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My stories about local food, fermentation, and formerly organic baby food
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I’m Egg-stremely Confused – Part 2: Behold the Pasture Raised Egg

You read Part 1 last week about the differences between free range, organic and cage free eggs.  Now that you’ve got your background information down, let’s talk about the very best of all egg options: the pasture-raised egg…

Behold the Pasture-Raised Egg:

These little guys live a great life.  While pasture-raised hens have little cubbies to lay eggs in, they spend most of the time pecking around outside as they have for thousands of years.  They nibble on all the bugs, earthworms and other critters that enhance their nutritional content and flavor along the way.  The better quality food the hens eats, the better their eggs become.  In fact, you’ll find that to be true in general with all food.

As a result, the yolks are usually a gorgeous golden orange color, the whites are crystal clear, and when cooked, the whites are soft instead of the normal rubbery texture we’re use to from conventional eggs.  I eat at least two a day.

From a nutritional standpoint, although the USDA maintains the position that “all eggs are equal”, there is much independent research that proves otherwise.  In pastured eggs, the levels of betacarotene can be 7 times higher (which gives the yolk that rich golden color instead of the normal pale yellow), Omega 3′s are at up to 21 times higher, and levels of vitamins A, E & D are also significantly increased as compared to conventional eggs.

Check out the chart at the bottom of this Mother Earth News article with nutritional statistics.  The levels of each nutrient may vary from farm to farm depending on breed and diet, but however you slice it, they’re packed with better things for your body compared to a factory-farmed egg.

Why isn’t everyone eating pastured eggs?

Well, there are a few hurdles…

Let’s the get shock-and-awe part over with here: pastured eggs should cost between $7.00 and $8.00 a dozen.  This seems expensive, but after what you’ve just learned about how they’re raised, it’s no surprise that why we are used to paying closer to $3.00 a dozen.  I believe that you get what you pay for, and if eggs are under $5.00 a dozen, I always have to wonder why.

There’s another problem with pastured eggs…they’re a little hard to find, and they go through ups and downs with production based on the weather.  Finicky little girls…they don’t like the extreme heat or the extreme cold, so they sorta go on strike during these times!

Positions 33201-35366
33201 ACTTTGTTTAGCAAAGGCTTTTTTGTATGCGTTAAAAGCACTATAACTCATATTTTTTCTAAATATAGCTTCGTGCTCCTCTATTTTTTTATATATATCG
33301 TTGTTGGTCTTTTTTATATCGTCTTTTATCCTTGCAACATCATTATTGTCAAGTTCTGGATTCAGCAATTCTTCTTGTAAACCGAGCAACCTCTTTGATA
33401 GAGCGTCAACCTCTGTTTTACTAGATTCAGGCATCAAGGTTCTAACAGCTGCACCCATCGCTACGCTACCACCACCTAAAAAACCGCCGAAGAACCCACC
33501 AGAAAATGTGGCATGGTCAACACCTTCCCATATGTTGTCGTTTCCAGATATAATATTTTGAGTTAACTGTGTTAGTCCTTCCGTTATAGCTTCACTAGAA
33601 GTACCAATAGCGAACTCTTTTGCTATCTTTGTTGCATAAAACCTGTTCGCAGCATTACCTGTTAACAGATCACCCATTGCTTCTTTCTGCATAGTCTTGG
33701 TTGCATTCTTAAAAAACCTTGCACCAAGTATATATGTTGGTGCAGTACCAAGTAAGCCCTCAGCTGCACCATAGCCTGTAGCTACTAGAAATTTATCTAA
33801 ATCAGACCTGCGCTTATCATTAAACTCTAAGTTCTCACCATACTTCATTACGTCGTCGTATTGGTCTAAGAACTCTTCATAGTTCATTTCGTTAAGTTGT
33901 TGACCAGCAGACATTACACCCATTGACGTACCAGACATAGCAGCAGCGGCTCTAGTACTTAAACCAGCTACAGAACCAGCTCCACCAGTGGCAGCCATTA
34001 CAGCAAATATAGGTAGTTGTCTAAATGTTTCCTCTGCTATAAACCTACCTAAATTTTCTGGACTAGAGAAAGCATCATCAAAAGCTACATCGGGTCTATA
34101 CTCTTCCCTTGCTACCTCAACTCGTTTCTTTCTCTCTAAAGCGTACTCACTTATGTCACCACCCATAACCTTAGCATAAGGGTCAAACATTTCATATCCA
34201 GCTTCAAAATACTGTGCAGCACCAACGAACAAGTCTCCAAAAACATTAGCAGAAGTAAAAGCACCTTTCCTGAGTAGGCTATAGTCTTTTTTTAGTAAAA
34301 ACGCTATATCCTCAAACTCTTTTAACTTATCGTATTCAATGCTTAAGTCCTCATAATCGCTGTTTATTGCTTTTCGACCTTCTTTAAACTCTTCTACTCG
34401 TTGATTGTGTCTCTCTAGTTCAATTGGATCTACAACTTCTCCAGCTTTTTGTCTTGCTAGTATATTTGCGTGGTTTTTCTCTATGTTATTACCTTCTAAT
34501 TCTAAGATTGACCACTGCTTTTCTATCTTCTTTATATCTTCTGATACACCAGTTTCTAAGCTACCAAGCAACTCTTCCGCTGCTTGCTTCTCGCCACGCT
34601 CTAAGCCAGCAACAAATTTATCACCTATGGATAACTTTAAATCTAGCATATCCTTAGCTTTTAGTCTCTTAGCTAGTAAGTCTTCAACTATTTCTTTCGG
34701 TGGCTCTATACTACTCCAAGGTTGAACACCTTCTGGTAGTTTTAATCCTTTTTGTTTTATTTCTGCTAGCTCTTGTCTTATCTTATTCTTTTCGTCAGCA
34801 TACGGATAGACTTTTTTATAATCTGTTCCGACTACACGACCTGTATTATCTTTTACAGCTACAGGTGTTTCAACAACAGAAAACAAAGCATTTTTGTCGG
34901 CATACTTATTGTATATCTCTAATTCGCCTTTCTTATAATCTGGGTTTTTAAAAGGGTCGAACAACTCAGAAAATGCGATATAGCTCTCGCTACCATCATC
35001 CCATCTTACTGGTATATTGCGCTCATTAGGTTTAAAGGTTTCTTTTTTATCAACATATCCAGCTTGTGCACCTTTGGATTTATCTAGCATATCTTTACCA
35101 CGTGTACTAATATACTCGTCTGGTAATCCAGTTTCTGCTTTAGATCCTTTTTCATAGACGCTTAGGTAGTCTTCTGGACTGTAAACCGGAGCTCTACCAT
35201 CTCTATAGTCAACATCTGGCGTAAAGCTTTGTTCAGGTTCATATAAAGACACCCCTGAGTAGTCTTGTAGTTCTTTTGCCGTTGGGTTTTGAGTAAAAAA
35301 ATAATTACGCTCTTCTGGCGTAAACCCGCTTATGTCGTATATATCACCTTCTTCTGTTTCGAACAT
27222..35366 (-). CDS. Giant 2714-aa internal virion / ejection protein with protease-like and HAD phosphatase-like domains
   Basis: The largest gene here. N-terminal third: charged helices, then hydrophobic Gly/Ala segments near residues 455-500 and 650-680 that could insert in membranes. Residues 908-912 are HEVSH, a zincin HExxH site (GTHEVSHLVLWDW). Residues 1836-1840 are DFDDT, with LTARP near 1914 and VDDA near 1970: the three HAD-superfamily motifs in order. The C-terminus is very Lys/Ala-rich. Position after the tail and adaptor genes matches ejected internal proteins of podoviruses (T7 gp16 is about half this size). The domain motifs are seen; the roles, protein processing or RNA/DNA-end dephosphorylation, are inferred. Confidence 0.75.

In a commercial large egg facility, you can control the lighting and temperature…giving you predictable results: consistency, but not in a natural way.  Yesterday, the farmers market opened at 2pm sold out of pastured eggs at 2:15.  Just be prepared for shortages.  Pastured eggs usually last at least 4-6 weeks, so buy a few dozen at a time when you can find them.  

Egg-cellent Locator

Here are some suggestions on how to get your hands on pastured eggs:

  • Local farmers markets:  The best place to find them!  One word of caution: don’t assume that they’re pastured-raised just because they’re at the market; ask the farmer about how they’re raised and what they’re fed.
  • Natural food stores:  Check natural grocers near you.  In the East Bay, my Whole Foods here in Oakland just started carrying my favorite Rolling Oaks Ranch eggs (Yay!), Berkeley Bowl, Three Stone Hearth, Berkeley & Alameda Natural Grocery usually have a steady supply.  In the city, check places like Bi-Right or Rainbow Grocery or your neighborhood natural grocer.
  • Local butcher shops: pick up some of your grass-fed beef or pastured pork while you’re there!
  • CSA’s (Community Supported Agriculture): those great veggie delivery boxes that I talk about.  There are several CSA’s that sell pasture-raised meats and offer pastured eggs as an option.
  • The best site I’ve found so far to find pastured eggs in your area is Local Harvest.  Just type your zip code on the right hit search.  You can also narrow it down to just CSA’s or farms, and give them a call to find out more information.

So to summarize, if pastured eggs are hard for you to find (or not financially viable), then organic, free range eggs are the next best thing.  If you can find them from a somewhat-local source, than all the better.  And remember guys, it doesn’t have to be all or nothing.  Buy a dozen pastured eggs once a month if that’s all you can do…it’s still a great step in the right direction.

Happy Eating!

I’m Egg-stremely Confused – Part 1: Free Range, Cage Free, Organic…What’s the Difference?

Introducing the first post of a new blog series from Little City Kitchen Co. called The Little Locavore.  Many of you know that I’m pretty passionate about the local food movement and am always encouraging people to eat in a more mindful and informed way.  The first topic we’re going to cover is eggs…

In a recent Skype conversation with a dear friend, the subject of eggs came up.  She proudly held up her organic, cage-free container and said, “These are good, right?”  My response was that they’re certainly a step up from conventional supermarket eggs, but to beware of terms like cage-free, free range, etc…

Many of the egg-related terms are misleading, so I thought we could start with some definitions and explanations, and then we can talk about the better options…

Conventional/Supermarket style:

Sorry guys…there’s just no way to really soften this part of the message.  Eggs that are mass-produced are typically raised in little cages, sometimes as small as ½ square foot (the size of a sheet of paper) with little or no room to turn around.   They’re fed conventional feed which is generally commodity-driven, mostly animal byproducts and genetically-modified grains.

It’s not a pretty life and the eggs are lack in the nutrition department due to their conditions and diet.  If you’re a die-hard egg eater like me, any of the next categories are better options!

Cage Free: